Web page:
KYIV, Ukraine — As Russian troops draw closer to the Ukrainian capital, Kyiv's mayor is filled with pride over his citizens' spirit yet anxious about how long they can hold out.
In an interview with The Associated Press on Sunday, after a grueling night of Russian attacks on the outskirts of the city, Mayor Vitali Klitschko was silent for several seconds when asked if there were plans to evacuate civilians if Russian troops managed to take Kyiv.
“We can't do that, because all ways are blocked,” he finally said. “Right now we are encircled."
The AP was not able to immediately verify the mayor's report that Kyiv was encircled by Russian forces or how wide an area that would encompass due to a strict curfew Sunday on movement in the city.
Klitschko himself later backed away from that assessment, saying on his Telegram channel that “In the evening, Russian Internet publications spread information with reference to me that Kyiv is allegedly surrounded and evacuation of people is impossible. ... Do not believe lies! Trust information only from official sources.”
When Russian troops invaded Ukraine on Thursday, the capital city of 2.8 million people initially reacted with concern but also a measure of self-possession. However, nerves started fraying when grocery stores began closing and the city's famously deep subway system turned its stations into bomb shelters.
The mayor confirmed to the AP that nine civilians in Kyiv had been killed so far, including one child.
A Klitschko-ordered curfew began about sundown on Saturday and is to extend until at least 8 a.m. Monday. His order pointedly stated that any unauthorized person outside during this time could be considered a saboteur.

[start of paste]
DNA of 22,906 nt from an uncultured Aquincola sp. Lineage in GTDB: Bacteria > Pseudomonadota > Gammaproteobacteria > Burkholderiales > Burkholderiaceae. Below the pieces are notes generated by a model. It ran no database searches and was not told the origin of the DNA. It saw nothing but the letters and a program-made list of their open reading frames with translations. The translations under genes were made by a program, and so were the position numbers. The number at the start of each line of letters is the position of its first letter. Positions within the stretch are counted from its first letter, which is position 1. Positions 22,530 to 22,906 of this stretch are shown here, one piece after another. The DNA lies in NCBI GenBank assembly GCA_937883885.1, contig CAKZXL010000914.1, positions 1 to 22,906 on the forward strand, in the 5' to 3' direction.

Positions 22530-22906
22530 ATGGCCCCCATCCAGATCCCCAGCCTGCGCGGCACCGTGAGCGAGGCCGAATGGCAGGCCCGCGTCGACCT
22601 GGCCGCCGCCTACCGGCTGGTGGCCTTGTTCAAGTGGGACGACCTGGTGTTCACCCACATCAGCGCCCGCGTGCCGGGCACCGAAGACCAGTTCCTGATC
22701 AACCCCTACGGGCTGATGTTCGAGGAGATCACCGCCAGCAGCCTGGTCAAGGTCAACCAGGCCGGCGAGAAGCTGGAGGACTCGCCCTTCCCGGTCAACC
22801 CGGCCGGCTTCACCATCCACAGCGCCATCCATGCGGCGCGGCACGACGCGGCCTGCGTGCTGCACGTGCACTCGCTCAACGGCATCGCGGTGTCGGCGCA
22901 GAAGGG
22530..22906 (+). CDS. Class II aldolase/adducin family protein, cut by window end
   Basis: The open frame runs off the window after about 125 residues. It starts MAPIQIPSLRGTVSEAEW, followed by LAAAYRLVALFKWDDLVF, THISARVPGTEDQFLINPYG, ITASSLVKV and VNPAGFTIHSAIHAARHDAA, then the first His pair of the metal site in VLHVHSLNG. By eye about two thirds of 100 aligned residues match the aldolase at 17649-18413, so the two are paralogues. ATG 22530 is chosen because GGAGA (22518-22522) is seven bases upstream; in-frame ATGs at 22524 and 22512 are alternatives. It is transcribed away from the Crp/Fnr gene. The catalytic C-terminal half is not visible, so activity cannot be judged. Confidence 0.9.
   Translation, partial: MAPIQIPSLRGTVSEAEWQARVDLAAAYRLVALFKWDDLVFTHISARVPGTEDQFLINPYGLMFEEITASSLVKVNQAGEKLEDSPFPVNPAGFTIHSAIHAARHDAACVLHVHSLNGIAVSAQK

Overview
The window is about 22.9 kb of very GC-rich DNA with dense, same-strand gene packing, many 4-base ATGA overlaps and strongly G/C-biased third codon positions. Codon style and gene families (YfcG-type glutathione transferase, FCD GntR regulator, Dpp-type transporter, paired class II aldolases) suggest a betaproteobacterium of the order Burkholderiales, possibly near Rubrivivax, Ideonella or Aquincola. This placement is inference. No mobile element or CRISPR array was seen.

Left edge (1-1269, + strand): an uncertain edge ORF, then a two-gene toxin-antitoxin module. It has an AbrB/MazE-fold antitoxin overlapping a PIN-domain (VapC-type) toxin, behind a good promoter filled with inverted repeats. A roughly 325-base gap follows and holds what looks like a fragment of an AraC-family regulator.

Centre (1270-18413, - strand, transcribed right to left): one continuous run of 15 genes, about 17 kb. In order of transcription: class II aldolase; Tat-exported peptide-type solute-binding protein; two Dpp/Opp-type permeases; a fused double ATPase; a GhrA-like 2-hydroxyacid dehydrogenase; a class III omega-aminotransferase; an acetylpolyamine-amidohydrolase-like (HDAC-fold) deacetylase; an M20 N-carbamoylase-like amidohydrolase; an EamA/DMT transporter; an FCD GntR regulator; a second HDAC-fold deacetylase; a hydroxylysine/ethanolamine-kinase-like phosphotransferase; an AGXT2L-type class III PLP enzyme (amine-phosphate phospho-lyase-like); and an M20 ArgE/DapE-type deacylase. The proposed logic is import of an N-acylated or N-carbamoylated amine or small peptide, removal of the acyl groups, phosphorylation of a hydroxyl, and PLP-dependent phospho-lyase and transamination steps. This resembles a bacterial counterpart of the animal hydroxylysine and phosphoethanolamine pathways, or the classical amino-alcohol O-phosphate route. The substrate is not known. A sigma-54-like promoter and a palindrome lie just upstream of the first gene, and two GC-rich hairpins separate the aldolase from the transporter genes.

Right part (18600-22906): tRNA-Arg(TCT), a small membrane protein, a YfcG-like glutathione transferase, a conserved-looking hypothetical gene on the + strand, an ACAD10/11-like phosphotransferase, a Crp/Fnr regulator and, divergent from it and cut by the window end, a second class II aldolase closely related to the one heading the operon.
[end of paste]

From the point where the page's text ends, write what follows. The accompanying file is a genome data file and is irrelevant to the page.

“We are hunting these people, and it will be much easier if nobody is on the street," Klitschko explained, saying that six Russian saboteurs were killed Saturday night.
Russian troops' advance on the city has been slower than many military experts had expected but the overall Russian military advantage is well-known to all.
“Ï just talked to the president (Volodymyr Zelenskyy). Everybody is not feeling so well,” Klitschko said, adding that city government employees were in shock but not depressed. “We show our character, our knowledge, our values.”
In the last few days, long queues of people — both men and women — were spotted waiting to pick up weapons throughout the Ukrainian capital after authorities decided to distribute arms freely to anybody ready to defend the city. There are concerns, however, about arming nervous civilians with little military experience amid warnings of Russian saboteurs disguised as Ukrainian police or journalists.
“To be honest, we don't have 100% control,” said Klitschko. “We built this territorial defense (system) in a short amount of time — but these are patriotic people."
“Right now, the most important question is to defend our country,” he added.
Responding to a question about the city's capacity to replenish dwindling stocks of food and medicine, Klitscho's view darkened, however.
“We are at the border of a humanitarian catastrophe," he said. “Right now, we have electricity, right now we have water and heating in our houses. But the infrastructure is destroyed to deliver the food and medication."
Then, in the same breath, he rallied like the world heavyweight boxing champion he once was.
“That's why the message for everyone is support Ukraine together ... we are strong,” he said. “Every Ukrainian is proud to be independent, proud to be Ukrainian, and we are proud to have our own country.”